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76 days

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’76 Days’ review: An emotional look at the earliest days of a global crisis

The Wuhan lockdown set a template for other countries to follow.

There is no doubting Covid-19 has been the biggest story of the year. As new ghastly records are set each day, people around the world if things can ever get back to a semblance of normalcy. 76 Days is a documentary that attempts to cover the Covid outbreak in Wuhan. The Chinese city made the controversial decision to go into lockdown in order to prevent the spread of the virus.

The documentary follows the healthcare workers that are on the frontline. It is frightening to see the doctors and nurses try to reassure patients. 76 Days is not about making any political statements (a strong argument can be made this is its biggest fault). Even then, it is not hard to watch the harrowing scenes and not think of modern day America.

Many will say that political grandstanding become more important than human lives along the way. 76 Days also focuses on the emotional toll of Covid-19. The documentary tells many stories. The focus is one the people in the documentary. Each one is a painful reminder that some things should not be colored with a coat of red or blue.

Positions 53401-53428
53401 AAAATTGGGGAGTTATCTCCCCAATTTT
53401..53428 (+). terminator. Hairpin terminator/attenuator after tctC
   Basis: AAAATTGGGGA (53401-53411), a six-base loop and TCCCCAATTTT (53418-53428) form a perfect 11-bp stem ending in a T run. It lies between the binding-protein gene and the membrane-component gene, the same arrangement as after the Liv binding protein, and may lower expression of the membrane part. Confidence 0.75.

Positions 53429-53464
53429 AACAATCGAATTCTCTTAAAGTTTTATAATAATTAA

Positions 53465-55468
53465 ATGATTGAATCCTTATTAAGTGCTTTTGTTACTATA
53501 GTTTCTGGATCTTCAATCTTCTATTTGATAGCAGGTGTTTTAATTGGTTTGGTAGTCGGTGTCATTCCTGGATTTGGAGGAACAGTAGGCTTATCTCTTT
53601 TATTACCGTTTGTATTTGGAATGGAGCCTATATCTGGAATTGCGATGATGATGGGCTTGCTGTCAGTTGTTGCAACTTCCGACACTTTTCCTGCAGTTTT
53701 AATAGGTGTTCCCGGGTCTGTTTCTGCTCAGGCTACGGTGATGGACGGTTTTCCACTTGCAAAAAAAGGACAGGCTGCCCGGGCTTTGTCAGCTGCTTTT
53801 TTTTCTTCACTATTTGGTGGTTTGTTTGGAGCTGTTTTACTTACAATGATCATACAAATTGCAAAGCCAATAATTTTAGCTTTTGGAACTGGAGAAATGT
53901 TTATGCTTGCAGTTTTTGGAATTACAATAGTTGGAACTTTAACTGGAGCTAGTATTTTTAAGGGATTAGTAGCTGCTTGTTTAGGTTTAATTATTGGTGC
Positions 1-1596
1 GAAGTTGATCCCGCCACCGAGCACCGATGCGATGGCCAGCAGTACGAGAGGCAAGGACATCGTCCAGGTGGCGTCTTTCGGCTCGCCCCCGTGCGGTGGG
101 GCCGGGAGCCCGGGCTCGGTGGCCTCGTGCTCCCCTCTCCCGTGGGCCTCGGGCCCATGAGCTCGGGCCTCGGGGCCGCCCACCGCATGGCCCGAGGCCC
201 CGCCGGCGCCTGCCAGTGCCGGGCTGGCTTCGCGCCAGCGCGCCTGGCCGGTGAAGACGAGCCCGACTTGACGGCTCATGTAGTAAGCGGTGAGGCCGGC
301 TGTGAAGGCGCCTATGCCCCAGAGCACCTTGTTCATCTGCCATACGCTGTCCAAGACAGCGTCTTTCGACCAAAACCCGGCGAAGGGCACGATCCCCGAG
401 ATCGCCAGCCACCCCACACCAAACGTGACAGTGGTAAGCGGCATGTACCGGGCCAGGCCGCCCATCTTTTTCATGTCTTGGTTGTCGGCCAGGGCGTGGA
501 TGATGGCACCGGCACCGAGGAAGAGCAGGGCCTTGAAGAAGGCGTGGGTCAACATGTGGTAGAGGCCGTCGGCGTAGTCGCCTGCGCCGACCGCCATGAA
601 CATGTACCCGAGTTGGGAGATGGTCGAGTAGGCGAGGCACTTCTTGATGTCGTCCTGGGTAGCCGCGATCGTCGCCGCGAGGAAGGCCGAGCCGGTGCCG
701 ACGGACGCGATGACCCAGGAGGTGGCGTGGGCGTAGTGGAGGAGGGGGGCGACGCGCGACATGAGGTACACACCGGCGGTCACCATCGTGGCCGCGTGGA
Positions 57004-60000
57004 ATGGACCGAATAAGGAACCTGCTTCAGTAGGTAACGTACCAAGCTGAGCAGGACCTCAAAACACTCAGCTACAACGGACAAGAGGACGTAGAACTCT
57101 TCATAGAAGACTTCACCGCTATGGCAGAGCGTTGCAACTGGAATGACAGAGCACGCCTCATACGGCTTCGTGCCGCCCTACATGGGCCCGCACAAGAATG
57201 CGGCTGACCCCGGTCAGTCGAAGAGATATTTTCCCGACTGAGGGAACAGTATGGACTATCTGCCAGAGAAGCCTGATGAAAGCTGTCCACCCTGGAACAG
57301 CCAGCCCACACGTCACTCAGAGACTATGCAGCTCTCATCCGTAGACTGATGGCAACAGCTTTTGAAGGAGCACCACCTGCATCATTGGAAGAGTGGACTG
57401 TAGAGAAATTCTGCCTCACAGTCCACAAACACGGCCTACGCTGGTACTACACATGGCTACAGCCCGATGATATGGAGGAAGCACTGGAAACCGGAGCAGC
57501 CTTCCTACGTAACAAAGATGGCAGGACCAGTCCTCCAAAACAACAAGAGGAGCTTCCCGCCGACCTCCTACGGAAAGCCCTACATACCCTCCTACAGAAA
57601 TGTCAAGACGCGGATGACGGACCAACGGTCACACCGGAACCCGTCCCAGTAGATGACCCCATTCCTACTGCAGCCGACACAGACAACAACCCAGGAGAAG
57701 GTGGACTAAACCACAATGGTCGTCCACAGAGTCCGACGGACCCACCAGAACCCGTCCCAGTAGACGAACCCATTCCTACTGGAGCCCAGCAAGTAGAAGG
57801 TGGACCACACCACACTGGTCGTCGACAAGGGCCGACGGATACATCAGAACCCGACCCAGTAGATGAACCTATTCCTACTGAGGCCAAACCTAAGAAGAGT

76 Days is an exhausting watch. The directors (of the three, one chose to remain anonymous) capture the staff and patients in some of their most vulnerable moments. They health care workers sleep on benches and look ready to collapse from exhaustion at any moment. The patients and their families are a mixture of panic or patience. 

'76 Days' review: An emotional look at the earliest days of a global crisis

The documentary is filled with moments that tug at the heartstrings. There is the joy of new life and the sadness of death. The film even manages to fit in moments of laughter. Watching is an unexpected emotional roller coaster. A chaotic atmosphere also surrounds the film. 76 Days shows the staff at work up against seemingly insurmountable odds. The events that unfold are filled with emotion, but the overriding is feeling is one of disarray and panic. There is none of the melodrama that is normally seen in these types of documentaries. 

The coronavirus has dominated headlines around the world for the majority of this year. Surprisingly, there is still very little known about the origins of the virus. 76 Days looks at the earliest days of the pandemic. The documentary is a gut wrenching look at a country in lockdown and the people who are trying to cope with the beginnings of a global crisis.

76 Days launces in virtual cinemas on December 4.

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